Sanctions updates / 15 Aug 2014

SANCTIONS UPDATE – Recent Developments in Russia Regarding the Sanctions and Russia’s Actions to Deal with the Shortage of Food Products

On 8 August the Federal Customs Service of Russia stated that the customs authorities had been instructed to check carefully whether imported goods comply with the Russian sanctions. Several trucks have already been detained following such checks. The sanctions do not apply to individuals transferring goods for private consumption.

On 10 August Russia identified new suppliers of products that will replace those included on the “black list”. Following this decision, Chinese company Baozhun has stated that it plans to open the site for direct supplies of fruits and vegetables to Russia.

 China and Russia have officially introduced a regime of reciprocal recognition regarding customs control results. Therefore certain types of goods may easily be transported from China to Russia and vice versa. Such goods now include Chinese fruits and vegetables and Russian timber. The Russian Federal Veterinary and Phytosanitary Monitoring Service is negotiating with potential product suppliers. It has also held meetings and telephone conversations with representatives from both Latin America and Turkey. Russia also plans to increase the amount of imported fruits and vegetables from Egypt. In his speech to the media, Vladimir Putin stated that the member states of the Customs Union are considering the possibility of the creation of a free trade area with Egypt.

 The President of Belarus, Aleksandr Lukashenko, has stated in the media that Belarus will support the sanctions introduced by Russia. He mentioned that Belarus will stop the transit of “banned” goods from the EU. Russia intends to strengthen control on the border between Belarus and Russia to prevent illegal transit. Two additional customs points on the border with Belarus have been organized and are now fully operational.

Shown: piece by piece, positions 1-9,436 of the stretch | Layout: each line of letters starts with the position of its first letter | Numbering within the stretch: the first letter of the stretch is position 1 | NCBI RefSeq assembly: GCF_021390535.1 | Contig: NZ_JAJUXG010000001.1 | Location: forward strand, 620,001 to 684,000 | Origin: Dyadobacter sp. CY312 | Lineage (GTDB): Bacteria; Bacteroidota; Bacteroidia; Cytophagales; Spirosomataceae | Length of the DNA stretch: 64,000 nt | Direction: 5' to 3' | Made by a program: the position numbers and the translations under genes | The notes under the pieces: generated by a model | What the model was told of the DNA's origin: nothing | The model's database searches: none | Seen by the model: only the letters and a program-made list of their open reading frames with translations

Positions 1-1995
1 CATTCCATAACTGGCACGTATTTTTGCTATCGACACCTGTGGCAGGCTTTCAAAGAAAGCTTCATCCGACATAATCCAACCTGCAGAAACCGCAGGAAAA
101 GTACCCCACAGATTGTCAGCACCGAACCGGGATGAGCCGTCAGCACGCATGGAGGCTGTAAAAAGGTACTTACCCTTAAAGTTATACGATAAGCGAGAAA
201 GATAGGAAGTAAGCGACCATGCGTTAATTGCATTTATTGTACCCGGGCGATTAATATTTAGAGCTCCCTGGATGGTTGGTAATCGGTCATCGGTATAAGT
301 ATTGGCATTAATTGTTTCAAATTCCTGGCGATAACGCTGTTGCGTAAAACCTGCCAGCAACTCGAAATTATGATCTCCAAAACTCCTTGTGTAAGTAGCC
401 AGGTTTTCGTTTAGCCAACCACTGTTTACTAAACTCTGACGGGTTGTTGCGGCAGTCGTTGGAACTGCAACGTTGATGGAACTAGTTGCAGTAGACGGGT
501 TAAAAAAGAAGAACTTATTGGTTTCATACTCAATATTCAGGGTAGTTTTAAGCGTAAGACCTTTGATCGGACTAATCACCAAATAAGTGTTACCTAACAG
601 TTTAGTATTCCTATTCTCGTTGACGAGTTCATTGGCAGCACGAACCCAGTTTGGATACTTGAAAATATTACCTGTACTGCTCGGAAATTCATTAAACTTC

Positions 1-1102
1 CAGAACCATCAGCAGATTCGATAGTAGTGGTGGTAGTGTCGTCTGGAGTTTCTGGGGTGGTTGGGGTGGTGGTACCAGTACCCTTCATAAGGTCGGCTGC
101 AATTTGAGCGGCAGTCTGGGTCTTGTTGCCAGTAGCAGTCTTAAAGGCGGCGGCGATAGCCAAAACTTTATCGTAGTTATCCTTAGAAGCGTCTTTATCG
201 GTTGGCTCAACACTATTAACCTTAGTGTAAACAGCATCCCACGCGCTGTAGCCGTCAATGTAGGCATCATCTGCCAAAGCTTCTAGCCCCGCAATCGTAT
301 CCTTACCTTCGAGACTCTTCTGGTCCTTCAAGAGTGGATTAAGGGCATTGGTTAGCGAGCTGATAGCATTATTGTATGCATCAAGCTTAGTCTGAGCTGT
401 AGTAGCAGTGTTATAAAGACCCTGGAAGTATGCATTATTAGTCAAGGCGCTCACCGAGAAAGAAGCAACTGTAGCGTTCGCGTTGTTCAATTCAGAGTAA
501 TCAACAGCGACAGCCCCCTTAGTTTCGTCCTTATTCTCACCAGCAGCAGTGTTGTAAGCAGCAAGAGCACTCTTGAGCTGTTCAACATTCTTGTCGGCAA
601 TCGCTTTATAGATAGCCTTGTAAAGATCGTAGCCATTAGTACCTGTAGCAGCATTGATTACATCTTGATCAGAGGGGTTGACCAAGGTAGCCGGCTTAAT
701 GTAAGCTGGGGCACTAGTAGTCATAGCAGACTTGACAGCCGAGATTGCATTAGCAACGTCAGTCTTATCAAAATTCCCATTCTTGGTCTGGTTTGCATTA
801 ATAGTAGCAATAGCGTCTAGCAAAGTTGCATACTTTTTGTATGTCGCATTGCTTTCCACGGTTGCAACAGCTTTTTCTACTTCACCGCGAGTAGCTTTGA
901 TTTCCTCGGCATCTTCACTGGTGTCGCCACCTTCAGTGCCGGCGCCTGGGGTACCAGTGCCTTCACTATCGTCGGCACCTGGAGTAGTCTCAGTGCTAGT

It appears that the Russian customs authorities will not issue the previously planned act explaining how the import ban will work in practice. Importing companies may address the Russian customs authorities with particular questions on implementation of the ban.

 Seed potato, food supplements and fish juveniles are expected to be allowed for import. Such exceptions may be made due to constant addresses to the authorities by agricultural manufacturers and due to Russia’s dependence on such products.


Additional information

Andrei Gusev (Russia)
Ulla von Weissenberg (Finland)
Jarno Vanto
(New York)

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